It’s against the law in Creswell to ride your horse down Old Town Road, or more precisely, the town’s main drag, Oregon Avenue.
The 50-year-old town city ordinance has some people up in arms. And a group of right-wing extremists planning a Creswell Fourth of July Parade say they may not have any permits for their event, but that won’t stop them from riding their horses through town — even if it’s illegal.
The entire July 4 event has been controversial among locals, but this specific point of contention comes from a law written in the Creswell Municipal Code that states,“No person shall ride or lead a horse on Oregon Avenue from Front Street to 10th Street or within a city park, unless in connection with a parade approved by the city.”
If this ordinance is violated, an individual is subject to a fine of up to $500.
In a thread on Creswell Community Connection, a Facebook group for Creswell locals, some people were discussing the horse riding ordinance, calling the law “antiquated.” One individual commented, “Have you ever wondered why horses, a perfectly legal method of travel on every street in America, is illegally targeted in Creswell on only one day the entire year?”
The answer is actually pretty simple: The ordinance has been in place since 1970. And it is not limited to July 4 or targeting an event. According to one story, the issue wasn’t the horses, but the horse shit.
According to City Recorder Roberta Tharp, the original ordinance prohibiting horses in parks and on certain streets was adopted by the Creswell City Council on July 13, 1970. In the following decades, the original horse ordinance was repealed and reworked into a new law several times.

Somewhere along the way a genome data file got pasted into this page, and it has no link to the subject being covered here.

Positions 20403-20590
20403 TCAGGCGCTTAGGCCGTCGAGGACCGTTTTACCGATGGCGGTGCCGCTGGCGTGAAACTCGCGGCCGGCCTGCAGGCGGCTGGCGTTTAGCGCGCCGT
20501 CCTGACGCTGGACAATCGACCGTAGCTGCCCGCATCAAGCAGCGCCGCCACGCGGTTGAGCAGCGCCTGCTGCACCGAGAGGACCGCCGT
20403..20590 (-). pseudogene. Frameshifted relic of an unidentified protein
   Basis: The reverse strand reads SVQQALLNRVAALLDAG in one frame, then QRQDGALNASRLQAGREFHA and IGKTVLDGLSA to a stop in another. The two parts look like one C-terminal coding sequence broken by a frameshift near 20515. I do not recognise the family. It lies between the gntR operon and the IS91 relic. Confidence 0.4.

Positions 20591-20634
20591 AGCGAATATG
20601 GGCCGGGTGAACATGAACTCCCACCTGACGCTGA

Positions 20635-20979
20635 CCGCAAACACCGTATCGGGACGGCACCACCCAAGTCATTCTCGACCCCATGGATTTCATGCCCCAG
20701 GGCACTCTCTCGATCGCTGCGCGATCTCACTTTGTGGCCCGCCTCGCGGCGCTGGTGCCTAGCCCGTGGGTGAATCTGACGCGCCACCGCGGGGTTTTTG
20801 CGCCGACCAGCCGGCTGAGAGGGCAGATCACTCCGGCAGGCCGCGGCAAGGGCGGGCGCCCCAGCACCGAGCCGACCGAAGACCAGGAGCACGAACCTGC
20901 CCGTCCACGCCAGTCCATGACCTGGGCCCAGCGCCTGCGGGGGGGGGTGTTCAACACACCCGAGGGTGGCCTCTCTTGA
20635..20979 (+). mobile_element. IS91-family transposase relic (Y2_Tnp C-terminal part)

The most current version was published in 2007.
Sgt. Scott Denham, an officer with the Lane County Sheriff’s Department who is stationed in Creswell, says he is not completely sure how the ordinance originally came into effect, but heard a story from a local longtime city employee. Denham says that some people used to ride their horses into town on Oregon Avenue where the old Dairy Queen was — located where the 76 gas station is now.
“They would tie their horses to the hitching post and they would eat their ice cream and ride back down Oregon Avenue, never picking up horse droppings because they were country folk,” Denham recalls from the story.
He says as the city grew with new housing and more affluent people moved to town, the newcomers would complain about horse manure getting all over the wheels of their cars, prompting the city to pass the first ordinance in 1970.
Unfortunately for this year’s parade planners, without a parade approved by the city, riding a horse down Oregon Avenue in Creswell is still not legal.
Still, parade planners and attendees maintain that it is their American “right” to travel by horse down Oregon Avenue, regardless of city law and the potential $500 dollar fine.